Based on what I’m seeing daily in the mainstream media (and in some of our recent Super Bowl ads) it appears that it has now become racist/xenophobic (if not downright evil) to deny illegal immigrants U.S. residence — including most of the benefits of citizenship. So, having spent the first 30 years of my life on the U.S./Mexican border (El Paso/Juarez), I thought I’d share a couple of my hometown observations.
One of the first things one used to notice when crossing into Juarez (I say “used to” because very few El Pasoans now risk that very short drive) is that besides the poverty, all the homes have bars on all their windows. All of them.
Another was the pervasive culture of the “mordida” – the bite. Rare was the Juarez official — from traffic cops on up — who couldn’t be bribed, and such a culture pretty much guarantees highly dysfunctional government. Both of these observations could be blamed on the poverty, but there is a “chicken or egg” question here: Does the poverty create the culture or does the culture create the poverty? Quien sabe?
Either way, there seems to be a glaring dichotomy between how pleasant and hardworking our local illegal immigrants are and what disasters their countries of origin are. Those nations all seem to be crime-ridden, poverty-stricken, gang/cartel-infested and ruled by inept, corrupt governments. This Latin American commonality begs a question in my politically incorrect mind: Isn’t there a distinct possibility — if millions upon millions of illegal immigrants continue crossing the border — that these same cultural dysfunctions will begin to manifest themselves here? Along that line, Lt. Governor Dan Patrick of Texas stated this week that between 2008 and 2012 Texas “arrested 147,000 people identified as hardened criminals who were here illegally. They were charged with over 440,000 crimes.”
Here in Greenport, at this point in time, there seems to be no question that the immigrant community is a blessing in many ways, and I’m not for deporting anyone except criminals. But I am certain that if the “left” continues to indulge in its naïve fantasy that “open borders” are good for America, and leftist judges and politicians continue to make it impossible to control the border, we are going to regret it — deeply.
Sanctuary cities are not only in blatant defiance of federal law — no less wrong than 1960s southerners defying school integration — but are a disturbing example of a powerful and dangerous current now flowing through the left: that it is not our elected representatives who will determine what is legal or illegal, but rather it is one’s own compassion, one’s personal sentiments, that will make that determination.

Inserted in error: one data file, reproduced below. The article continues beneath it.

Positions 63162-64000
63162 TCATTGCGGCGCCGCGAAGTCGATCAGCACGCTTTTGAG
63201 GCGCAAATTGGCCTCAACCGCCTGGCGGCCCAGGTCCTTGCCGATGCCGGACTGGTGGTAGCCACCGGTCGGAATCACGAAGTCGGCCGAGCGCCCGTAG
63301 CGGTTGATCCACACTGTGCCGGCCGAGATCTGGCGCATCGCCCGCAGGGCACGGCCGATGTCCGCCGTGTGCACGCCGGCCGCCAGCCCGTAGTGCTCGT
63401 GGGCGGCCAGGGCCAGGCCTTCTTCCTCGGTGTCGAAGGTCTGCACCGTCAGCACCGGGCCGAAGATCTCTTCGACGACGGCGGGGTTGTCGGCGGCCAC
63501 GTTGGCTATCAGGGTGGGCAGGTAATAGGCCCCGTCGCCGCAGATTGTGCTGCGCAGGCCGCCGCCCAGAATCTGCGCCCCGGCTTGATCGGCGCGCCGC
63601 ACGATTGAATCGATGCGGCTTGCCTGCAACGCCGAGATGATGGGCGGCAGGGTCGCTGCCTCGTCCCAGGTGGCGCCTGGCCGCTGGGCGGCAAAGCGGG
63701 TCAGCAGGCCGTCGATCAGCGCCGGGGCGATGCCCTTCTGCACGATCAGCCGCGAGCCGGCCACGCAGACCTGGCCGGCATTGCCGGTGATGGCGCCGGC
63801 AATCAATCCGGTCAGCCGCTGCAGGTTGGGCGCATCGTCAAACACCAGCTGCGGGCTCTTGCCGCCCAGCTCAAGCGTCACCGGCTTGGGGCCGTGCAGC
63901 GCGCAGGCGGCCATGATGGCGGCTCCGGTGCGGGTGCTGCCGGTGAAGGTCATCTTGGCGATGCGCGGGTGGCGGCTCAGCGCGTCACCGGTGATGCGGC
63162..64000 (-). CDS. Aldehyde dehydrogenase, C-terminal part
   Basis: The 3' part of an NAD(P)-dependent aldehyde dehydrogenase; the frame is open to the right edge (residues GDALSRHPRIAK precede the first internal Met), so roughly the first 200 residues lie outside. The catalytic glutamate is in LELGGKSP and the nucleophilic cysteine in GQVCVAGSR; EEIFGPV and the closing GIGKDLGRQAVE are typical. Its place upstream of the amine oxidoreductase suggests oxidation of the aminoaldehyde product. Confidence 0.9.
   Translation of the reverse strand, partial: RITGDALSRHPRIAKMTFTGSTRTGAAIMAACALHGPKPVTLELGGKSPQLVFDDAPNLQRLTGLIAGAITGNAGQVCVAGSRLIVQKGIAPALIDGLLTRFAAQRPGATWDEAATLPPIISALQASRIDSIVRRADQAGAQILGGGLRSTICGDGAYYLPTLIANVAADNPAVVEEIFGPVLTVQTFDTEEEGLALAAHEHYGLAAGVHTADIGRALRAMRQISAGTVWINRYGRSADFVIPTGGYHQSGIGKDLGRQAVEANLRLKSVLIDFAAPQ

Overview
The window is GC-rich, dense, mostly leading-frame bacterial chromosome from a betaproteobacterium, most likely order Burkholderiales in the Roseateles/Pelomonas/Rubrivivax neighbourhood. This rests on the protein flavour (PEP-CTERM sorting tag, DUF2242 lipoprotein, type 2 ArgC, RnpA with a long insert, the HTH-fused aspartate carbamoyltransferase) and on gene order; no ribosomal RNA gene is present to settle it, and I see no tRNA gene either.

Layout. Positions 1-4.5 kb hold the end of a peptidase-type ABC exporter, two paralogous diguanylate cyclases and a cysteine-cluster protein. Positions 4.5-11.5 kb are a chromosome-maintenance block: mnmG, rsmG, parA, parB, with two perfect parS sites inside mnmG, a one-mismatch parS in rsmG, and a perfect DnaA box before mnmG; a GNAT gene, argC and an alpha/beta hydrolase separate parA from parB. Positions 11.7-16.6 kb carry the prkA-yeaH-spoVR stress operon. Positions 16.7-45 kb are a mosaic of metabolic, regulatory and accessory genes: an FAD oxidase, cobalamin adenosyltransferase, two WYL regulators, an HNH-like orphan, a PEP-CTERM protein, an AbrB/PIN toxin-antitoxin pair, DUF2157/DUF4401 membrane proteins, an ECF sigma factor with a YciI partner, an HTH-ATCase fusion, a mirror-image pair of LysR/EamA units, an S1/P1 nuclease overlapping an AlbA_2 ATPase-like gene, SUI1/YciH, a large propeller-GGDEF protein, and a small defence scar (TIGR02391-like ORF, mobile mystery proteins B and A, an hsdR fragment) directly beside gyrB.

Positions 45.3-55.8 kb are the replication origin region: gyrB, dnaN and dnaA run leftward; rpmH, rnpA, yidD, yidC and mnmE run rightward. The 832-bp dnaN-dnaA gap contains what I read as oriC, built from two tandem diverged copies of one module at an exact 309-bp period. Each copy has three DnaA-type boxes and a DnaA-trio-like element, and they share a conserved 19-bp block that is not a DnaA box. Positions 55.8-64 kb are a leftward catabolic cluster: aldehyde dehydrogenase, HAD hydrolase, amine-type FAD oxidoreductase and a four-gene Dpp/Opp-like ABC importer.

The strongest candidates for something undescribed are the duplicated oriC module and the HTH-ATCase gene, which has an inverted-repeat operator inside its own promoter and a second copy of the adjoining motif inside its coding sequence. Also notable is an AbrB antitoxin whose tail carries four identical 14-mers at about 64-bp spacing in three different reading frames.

The roots of this lawlessness are those two mean-spirited children of the late 1960s: “Political Correctness” and his twin sister “Identity Politics.” Their mischief, besides dividing America into separate tribes (often via activist judicial fiat), also tends to be quite harsh on dissenters, at best labeling them “haters,” and at worst attempting to destroy their livelihoods/careers.
Years ago I ran across a Peanuts cartoon strip with four panels. The first shows Lucy standing in a light sprinkle, smiling. The second has Lucy standing in a slightly heavier rain, saying “Happiness is feeling the wind and rain in your hair.” The third panel has Lucy standing in a heavy rain, looking unhappy. The last panel has her standing in a deluge, looking miserable, and saying “sort of.” So, perhaps it’s all simply a matter of degree. Too much of many good things — alcohol, sun, water, etc. — can kill you.
I’ll close with this quote from the Manhattan Institute’s Theodore Dalrymple: “Societies fall apart when (among other causes) their ruling elites become persuaded that generosity of spirit and broad-mindedness are the only true virtues, even if they result in paralysis in the face of disorder, with all the accompanying miseries of those who suffer it.”
P.S. Before any over-zealous readers rush to brand me as a hater, I’d like to mention that both my children are married to Hispanics and I consequently have several Hispanic grandchildren — all, I’m happy to say, descended from a long line of legal immigrants.
Photo caption: The crowd gathered at St. Rosalie’s Church in Hampton Bays during last Thursday’s ‘A day without immigrants’ event. (Credit: Kelly Zegers)
Hugh Prestwood is an award-winning songwriter from Greenport.